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Palo Alto: The kids aren’t alright

The Coppola filmmaking dynasty grows with Palo Alto, which marks the feature debut of Francis’ granddaughter Gia Coppola, who directed and adapted James Franco’s short-story collection Palo Alto Stories.

The film is yet another portrait of adolescent angst and teen rebellion, not unlike last year’s The Bling Ring, which was (coincidentally) made by Gia’s aunt, Sofia Coppola.

Like that film, there’s a certain emotional hollowness at the center of Palo Alto – one that, fortunately, is partially filled by the stellar performances of Emma Roberts and newcomer Jack Kilmer in key roles.

The young residents of the titular California community are self-absorbed and self-indulgent. They take their material wealth for granted and are constantly looking for excitement, usually getting into trouble along the way. They’re scarcely different from their parents and elders, who are equally self-absorbed and therefore no help whatsoever.

Roberts plays April, a “good girl” more practical than most of her peers. Kilmer, the son of actors Val Kilmer and Joanne Whalley, plays Teddy, whose rebellious streak is constantly stroked by his manic best buddy Fred (Nat Wolff), who always seems on the verge of mania and violence. There’s a definite connection between April and Teddy, but both are continually distracted by other matters that keep them apart.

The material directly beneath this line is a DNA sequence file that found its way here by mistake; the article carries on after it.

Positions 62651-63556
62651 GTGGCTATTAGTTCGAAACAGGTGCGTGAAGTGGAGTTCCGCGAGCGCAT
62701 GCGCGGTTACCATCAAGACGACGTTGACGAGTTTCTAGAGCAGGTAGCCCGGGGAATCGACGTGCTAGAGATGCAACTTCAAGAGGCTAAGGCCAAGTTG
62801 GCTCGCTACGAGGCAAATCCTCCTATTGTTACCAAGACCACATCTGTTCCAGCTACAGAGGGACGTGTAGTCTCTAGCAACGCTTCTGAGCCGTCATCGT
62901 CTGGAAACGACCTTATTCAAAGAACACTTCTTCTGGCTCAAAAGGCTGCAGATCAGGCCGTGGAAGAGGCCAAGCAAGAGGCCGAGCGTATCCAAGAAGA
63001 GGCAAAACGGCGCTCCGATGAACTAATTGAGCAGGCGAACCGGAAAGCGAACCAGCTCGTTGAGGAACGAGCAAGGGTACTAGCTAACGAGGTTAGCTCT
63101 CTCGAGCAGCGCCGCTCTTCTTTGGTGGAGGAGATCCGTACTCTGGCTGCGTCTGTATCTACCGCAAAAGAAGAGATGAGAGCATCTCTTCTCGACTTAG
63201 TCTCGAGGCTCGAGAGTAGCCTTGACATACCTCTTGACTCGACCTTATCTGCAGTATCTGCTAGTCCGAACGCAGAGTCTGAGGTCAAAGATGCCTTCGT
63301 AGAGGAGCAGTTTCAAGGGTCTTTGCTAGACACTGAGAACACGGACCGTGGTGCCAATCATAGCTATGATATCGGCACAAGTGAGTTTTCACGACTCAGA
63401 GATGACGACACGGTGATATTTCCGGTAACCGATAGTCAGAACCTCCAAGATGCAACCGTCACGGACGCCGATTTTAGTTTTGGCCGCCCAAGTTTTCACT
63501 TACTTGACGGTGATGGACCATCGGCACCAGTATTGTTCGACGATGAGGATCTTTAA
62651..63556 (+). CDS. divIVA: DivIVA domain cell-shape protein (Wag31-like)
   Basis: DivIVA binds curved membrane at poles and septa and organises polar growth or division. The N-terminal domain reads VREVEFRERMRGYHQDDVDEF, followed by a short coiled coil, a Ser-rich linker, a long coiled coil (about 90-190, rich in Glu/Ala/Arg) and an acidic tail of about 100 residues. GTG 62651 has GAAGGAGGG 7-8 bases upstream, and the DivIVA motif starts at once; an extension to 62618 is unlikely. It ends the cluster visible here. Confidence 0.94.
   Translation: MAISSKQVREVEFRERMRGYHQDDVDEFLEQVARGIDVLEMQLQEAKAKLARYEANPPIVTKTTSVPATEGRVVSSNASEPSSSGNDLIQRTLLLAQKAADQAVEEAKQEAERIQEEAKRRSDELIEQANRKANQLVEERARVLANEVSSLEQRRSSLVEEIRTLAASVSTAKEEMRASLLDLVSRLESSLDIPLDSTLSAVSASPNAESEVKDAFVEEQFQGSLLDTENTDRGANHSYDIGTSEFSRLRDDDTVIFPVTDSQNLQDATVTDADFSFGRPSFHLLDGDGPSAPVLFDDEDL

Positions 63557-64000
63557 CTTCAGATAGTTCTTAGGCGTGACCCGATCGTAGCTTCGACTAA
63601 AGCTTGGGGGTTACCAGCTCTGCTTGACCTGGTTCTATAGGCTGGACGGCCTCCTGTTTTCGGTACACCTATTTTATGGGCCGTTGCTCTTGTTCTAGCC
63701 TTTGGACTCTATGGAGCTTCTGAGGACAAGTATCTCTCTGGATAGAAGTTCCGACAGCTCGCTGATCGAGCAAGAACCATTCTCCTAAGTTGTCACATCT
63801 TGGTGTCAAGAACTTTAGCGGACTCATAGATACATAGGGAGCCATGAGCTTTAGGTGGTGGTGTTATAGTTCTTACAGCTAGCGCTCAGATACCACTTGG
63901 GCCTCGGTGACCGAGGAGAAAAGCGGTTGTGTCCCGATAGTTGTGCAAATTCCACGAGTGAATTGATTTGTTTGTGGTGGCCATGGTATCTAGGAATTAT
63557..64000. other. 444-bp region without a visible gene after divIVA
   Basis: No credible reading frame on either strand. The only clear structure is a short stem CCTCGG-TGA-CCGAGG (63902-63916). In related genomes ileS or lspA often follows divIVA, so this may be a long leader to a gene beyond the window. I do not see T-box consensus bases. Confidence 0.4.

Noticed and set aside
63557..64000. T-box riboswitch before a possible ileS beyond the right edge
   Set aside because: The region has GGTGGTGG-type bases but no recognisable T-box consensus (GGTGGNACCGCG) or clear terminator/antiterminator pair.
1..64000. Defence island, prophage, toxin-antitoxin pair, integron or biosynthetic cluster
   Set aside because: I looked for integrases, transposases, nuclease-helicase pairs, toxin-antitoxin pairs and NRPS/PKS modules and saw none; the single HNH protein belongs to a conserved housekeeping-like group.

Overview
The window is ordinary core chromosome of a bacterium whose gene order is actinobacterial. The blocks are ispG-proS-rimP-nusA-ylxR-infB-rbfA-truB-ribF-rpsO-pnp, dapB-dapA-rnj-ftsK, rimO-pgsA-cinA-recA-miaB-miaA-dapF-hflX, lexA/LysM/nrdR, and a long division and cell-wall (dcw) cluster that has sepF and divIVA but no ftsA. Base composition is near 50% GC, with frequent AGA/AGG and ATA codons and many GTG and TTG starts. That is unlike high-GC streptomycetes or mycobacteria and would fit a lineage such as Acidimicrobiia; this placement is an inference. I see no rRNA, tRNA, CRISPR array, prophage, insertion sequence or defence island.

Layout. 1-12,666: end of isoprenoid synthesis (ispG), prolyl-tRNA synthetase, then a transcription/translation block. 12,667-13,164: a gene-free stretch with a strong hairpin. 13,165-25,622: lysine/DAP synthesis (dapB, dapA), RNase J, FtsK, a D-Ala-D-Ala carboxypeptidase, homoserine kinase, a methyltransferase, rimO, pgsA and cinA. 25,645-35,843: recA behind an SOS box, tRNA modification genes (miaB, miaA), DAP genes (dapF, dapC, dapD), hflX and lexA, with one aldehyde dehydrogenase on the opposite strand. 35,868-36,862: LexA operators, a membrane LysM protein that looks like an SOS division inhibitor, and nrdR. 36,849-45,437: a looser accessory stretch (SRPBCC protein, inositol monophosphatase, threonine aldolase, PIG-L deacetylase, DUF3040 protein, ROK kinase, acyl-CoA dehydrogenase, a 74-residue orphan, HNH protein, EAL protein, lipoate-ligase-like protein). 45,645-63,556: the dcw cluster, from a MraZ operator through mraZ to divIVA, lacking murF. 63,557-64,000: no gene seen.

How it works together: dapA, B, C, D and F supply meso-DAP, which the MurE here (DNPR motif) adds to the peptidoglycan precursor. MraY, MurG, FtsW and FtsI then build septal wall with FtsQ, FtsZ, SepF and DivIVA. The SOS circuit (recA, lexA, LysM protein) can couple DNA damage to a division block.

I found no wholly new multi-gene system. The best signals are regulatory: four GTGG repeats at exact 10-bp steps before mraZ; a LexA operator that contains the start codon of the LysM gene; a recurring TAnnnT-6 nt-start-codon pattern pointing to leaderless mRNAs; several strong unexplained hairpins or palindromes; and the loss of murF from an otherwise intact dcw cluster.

There’s a distinctly episodic quality to the proceedings and a lot of characters to keep track of, which sometimes interrupts the flow of the narrative momentum. Yet Coppola works well with her actors. In addition to Roberts and Kilmer, Zoe Levin is first-rate as Emily, whose promiscuous reputation (fully deserved) comes with emotionally painful side effects.

James Franco, also one of the film’s “presenters,” plays a girls’ soccer coach and single father who’s rather stuck in adolescence himself, Val Kilmer (Jack’s real-life dad) briefly appears to amusing effect as April’s pot-smoking stepfather, and an eclectic cast includes Chris Messina, Don Novello, Colleen Camp, Marshall Bell, Janet Jones Gretzky and her real-life daughter Emma (in her screen debut), and Coppola’s great-aunt Talia Shire, briefly seen as a high-school guidance counselor. Grandpa Francis is here too, voicing a judge who sentences Teddy to community service for his drunk-driving.

The characters have been well realized, yet the overall story never quite congeals. Some scenes in Palo Alto are enormously observant and emotionally resonant, others don’t take full advantage of the satirical implications, and some simply taper off to nowhere. But there’s no question that Gia Coppola is a talent to watch. This is hardly unsuccessful debut, and in many ways an impressive and encouraging one. Bigger and better things are in store.

Palo Alto is scheduled to open Friday

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